For example, the "post-feminist" journalist Caitlin Flanagan may have thought that Oprah and her sidekick, Dr. Phil, were exaggerating, but even a skeptic couldn't resist the temptation of a pornographic flourish. (She also did grant that some teens might be giving and getting head in the back of the bus after all, the "moms in [her] set [were] convinced.") In a 2006 article for the Atlantic, Flanagan laid out a systematic case for her claim that the fear of rainbow parties was overblown:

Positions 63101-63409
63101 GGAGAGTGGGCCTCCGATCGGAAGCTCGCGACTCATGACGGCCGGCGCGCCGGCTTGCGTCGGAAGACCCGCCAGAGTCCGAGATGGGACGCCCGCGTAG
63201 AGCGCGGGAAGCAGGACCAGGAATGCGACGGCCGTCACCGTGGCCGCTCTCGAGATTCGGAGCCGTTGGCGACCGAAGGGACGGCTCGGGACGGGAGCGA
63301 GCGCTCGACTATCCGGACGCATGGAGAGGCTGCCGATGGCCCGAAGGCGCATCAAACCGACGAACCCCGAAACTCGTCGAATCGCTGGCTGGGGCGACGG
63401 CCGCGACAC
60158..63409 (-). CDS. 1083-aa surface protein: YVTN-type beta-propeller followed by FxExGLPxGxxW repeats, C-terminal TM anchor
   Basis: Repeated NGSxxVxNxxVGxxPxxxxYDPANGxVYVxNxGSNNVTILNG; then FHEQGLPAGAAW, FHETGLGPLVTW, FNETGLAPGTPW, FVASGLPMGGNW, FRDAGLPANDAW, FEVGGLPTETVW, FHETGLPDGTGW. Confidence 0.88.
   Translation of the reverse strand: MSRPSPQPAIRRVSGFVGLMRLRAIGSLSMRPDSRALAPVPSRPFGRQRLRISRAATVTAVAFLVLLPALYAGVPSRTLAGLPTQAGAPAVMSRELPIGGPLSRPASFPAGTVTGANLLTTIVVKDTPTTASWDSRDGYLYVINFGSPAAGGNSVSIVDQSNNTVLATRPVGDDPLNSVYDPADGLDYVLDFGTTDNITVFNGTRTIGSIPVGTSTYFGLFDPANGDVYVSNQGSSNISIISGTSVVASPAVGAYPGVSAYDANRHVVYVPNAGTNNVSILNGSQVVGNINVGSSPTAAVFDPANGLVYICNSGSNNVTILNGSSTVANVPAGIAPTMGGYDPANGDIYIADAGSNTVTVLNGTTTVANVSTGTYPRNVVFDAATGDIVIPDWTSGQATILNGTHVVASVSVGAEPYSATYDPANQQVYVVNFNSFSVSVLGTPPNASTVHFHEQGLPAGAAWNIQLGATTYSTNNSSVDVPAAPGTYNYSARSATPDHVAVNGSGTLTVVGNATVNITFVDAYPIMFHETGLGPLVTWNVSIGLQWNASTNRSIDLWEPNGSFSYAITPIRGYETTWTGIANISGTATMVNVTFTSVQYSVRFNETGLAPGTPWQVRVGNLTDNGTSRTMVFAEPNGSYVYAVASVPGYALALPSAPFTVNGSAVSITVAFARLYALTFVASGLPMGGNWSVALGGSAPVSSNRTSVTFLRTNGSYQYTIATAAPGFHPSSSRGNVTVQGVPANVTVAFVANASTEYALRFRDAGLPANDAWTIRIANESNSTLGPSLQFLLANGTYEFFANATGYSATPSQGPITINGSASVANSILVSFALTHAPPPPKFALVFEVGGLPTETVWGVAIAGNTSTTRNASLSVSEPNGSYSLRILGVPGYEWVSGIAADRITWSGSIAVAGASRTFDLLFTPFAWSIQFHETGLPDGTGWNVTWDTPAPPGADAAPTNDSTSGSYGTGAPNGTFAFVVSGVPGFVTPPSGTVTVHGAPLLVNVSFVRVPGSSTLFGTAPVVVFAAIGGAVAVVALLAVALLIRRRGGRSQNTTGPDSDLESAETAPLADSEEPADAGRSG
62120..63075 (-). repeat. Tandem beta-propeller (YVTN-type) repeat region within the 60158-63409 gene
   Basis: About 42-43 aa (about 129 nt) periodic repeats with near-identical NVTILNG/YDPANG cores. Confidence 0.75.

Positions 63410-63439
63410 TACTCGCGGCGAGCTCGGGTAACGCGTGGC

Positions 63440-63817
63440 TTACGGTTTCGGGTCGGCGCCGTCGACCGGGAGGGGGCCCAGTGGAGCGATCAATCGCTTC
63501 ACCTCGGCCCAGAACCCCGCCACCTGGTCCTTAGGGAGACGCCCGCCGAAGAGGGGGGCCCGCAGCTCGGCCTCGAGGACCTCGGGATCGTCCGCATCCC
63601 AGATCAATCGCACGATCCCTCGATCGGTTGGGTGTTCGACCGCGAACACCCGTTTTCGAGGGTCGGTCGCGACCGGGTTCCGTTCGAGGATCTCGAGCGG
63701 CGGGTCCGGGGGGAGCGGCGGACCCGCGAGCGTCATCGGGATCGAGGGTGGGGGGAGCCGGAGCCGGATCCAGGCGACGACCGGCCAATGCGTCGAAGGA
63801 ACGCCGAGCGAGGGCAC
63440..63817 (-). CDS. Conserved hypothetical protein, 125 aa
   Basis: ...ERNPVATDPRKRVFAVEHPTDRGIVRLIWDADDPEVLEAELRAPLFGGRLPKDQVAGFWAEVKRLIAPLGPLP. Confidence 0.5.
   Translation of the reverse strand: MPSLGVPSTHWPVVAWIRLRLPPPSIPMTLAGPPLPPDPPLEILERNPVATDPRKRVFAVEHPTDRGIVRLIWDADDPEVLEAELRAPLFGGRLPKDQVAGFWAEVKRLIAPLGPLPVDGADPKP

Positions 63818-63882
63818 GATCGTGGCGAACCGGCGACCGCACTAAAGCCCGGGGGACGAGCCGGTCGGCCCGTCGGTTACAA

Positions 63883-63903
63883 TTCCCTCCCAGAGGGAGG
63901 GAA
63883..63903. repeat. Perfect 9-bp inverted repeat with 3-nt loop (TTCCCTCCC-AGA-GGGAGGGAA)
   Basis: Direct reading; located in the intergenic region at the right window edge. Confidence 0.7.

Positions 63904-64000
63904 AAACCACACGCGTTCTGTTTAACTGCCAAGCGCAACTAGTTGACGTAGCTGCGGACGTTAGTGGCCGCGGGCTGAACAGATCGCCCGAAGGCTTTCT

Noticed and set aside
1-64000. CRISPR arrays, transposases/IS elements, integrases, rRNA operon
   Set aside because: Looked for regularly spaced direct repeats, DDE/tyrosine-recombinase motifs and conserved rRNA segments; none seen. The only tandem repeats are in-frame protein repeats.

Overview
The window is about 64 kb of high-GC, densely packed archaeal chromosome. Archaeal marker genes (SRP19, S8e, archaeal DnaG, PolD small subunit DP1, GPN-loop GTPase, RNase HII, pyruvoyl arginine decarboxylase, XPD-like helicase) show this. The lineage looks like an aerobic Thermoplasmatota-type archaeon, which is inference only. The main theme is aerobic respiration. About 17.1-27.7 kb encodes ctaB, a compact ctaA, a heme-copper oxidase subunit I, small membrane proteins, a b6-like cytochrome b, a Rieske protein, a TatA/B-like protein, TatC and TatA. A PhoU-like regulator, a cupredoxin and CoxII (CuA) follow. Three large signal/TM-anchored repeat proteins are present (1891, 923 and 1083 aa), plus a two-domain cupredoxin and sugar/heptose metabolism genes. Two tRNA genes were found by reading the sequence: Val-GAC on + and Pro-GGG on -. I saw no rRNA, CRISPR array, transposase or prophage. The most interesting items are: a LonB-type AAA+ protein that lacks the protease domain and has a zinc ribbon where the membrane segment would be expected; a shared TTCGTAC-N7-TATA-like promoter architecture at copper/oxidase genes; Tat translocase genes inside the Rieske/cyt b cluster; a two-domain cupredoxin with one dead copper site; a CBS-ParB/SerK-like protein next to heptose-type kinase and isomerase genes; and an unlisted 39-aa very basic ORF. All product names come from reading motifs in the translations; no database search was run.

How many boys could successfully receive seven blowjobs in an hour? Surely even the adolescent male at the peak of his sexual prime needs at least a few minutes to reload. One would assume that the first transaction would be completed at light speed, that the second might take a bit longer and that by the fourth or fifth even the horniest tenth-grader might display some real staying power. But asking questions like these will automatically preclude you from entering the current oral-sex hysteria, which presupposes not only that a limitless number of young American girls have taken on the sexual practices of porn queens but also that American boys are capable of having an infinite number of sexual experiences in rapid succession. It requires believing that a boy could be serviced at the school-bus train party receiving oral sex from ten or fifteen girls, one after another and then zip his fly and head off to homeroom, first stopping in the stairwell for a quickie to tide him over until math.2